Assessing the food security status of households participating in community gardens in the Maphephetheni uplands determined by the Household Food Security Access Scale.
Shisanya, Stephen Odede.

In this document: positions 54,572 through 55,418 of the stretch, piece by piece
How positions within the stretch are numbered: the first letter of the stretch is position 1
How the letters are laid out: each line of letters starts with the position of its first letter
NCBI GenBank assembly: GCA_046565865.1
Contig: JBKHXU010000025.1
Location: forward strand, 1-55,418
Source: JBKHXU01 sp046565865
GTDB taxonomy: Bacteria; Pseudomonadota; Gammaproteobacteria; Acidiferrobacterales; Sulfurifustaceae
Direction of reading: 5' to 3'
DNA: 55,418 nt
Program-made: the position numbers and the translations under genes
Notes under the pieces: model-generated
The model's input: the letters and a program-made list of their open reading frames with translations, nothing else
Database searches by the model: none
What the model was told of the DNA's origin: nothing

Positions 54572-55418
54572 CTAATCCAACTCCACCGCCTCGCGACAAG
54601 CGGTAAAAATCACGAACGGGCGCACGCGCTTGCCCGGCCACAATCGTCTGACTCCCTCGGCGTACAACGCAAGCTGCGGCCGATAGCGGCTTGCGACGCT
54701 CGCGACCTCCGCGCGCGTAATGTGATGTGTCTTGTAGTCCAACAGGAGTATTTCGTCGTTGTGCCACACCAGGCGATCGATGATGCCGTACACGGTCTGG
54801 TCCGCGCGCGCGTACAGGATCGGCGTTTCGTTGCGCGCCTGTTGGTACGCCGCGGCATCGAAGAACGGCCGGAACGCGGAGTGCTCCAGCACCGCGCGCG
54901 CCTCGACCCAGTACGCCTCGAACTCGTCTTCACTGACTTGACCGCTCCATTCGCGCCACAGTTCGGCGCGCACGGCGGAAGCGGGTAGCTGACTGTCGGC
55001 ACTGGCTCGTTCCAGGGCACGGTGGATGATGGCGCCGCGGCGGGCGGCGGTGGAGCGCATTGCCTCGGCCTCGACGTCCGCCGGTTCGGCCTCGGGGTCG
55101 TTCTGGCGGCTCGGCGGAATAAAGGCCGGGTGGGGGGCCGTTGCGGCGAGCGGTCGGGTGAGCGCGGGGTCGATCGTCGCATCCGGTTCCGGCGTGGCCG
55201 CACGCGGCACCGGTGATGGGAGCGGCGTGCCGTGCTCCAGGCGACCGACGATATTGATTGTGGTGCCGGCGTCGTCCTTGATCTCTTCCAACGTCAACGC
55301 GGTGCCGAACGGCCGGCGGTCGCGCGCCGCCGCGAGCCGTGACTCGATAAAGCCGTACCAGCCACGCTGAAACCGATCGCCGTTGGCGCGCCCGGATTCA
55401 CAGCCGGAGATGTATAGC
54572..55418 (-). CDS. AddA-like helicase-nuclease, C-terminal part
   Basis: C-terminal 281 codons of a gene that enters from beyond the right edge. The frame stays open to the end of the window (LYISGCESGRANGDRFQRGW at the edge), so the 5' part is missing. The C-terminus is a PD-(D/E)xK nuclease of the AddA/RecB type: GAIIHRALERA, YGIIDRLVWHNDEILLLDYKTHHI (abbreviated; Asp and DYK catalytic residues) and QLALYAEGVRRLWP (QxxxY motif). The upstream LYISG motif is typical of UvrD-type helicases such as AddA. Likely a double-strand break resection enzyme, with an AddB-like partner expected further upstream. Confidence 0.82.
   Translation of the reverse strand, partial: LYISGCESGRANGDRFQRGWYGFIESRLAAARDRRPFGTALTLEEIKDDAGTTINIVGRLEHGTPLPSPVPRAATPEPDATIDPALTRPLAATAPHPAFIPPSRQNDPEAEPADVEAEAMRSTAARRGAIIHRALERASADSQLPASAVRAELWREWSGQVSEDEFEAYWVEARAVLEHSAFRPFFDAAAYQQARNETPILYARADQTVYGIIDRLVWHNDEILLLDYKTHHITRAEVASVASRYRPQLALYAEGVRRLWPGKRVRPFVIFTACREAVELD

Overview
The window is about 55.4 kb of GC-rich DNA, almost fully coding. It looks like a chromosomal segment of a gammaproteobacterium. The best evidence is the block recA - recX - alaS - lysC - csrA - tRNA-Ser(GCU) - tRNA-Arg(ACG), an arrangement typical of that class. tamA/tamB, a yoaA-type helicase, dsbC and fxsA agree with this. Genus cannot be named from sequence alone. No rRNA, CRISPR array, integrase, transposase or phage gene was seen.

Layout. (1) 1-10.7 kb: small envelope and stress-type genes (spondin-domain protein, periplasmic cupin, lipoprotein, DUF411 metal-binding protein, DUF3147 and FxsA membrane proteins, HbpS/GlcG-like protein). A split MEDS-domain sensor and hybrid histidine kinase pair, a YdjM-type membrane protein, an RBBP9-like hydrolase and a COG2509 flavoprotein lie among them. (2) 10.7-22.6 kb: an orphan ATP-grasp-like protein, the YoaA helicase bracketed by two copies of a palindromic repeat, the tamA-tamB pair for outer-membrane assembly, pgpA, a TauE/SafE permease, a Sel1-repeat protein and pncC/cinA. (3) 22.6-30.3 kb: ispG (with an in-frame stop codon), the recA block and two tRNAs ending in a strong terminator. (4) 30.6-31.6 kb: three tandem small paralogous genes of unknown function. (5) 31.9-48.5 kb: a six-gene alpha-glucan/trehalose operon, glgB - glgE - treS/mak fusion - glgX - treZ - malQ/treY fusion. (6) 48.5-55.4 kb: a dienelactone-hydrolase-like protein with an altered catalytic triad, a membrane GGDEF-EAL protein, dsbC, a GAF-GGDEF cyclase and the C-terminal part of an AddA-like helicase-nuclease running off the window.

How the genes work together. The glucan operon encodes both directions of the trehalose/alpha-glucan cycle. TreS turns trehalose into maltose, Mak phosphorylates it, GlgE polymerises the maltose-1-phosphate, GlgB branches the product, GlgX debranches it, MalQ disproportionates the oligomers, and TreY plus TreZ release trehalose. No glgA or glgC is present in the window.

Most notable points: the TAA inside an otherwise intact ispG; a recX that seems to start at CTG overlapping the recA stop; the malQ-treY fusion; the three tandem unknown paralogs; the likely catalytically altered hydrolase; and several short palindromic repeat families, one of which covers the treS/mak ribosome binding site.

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While South Africa is nationally food secure, the m ajority of rural households are food insecure. Community and home gardens are widel y promoted to alleviate food insecurity. Households in the Maphephetheni Uplands , KwaZulu-Natal have come together to cultivate community gardens, producing food crops for consumption and selling surpluses. This study evaluated the contrib ution of community gardens towards alleviating food insecurity in the Maphephe theni Uplands. A survey was conducted among 53 participants of community garden s and their households. A questionnaire and focus group discussions were used to evaluate the following household food security measures: anxiety and uncer tainty about food supply; consumption of a variety of preferred foods; consum ption of sufficient quantities of food; and the prevalence of food insecurity. Eighty percent of the participating households had insufficient food intake, 72% consum ed food of inadequate quality and 89% were anxious and uncertain about food suppl ies. Among the households surveyed using the Household Food Insecurity Access Scale, 88.7% were categorised as severely food insecure, often going a day withou t eating, going to bed hungry or running out of food for more than ten days in a mon th. Eight percent of households were moderately food secure, and three percent were mildly food insecure. No households were food secure according to the classi fication. Only 11% of the household food was sourced from community gardens, while 83% was purchased and six percent was sourced from home gardens. Limited community garden sizes, drought, floods, theft, pests and diseases were ide ntified by community gardeners as factors limiting the contribution of community gard ens to household food security. Community gardens have not alleviated food insecuri ty among the participating households. It is recommended that an investigation should be carried out on how productivity could be improved through appropriate crop husbandry practices to reduce crop loses. Since purchasing is the main sou rce of food among community gardeners, alternative income generating activities need to be investigated.
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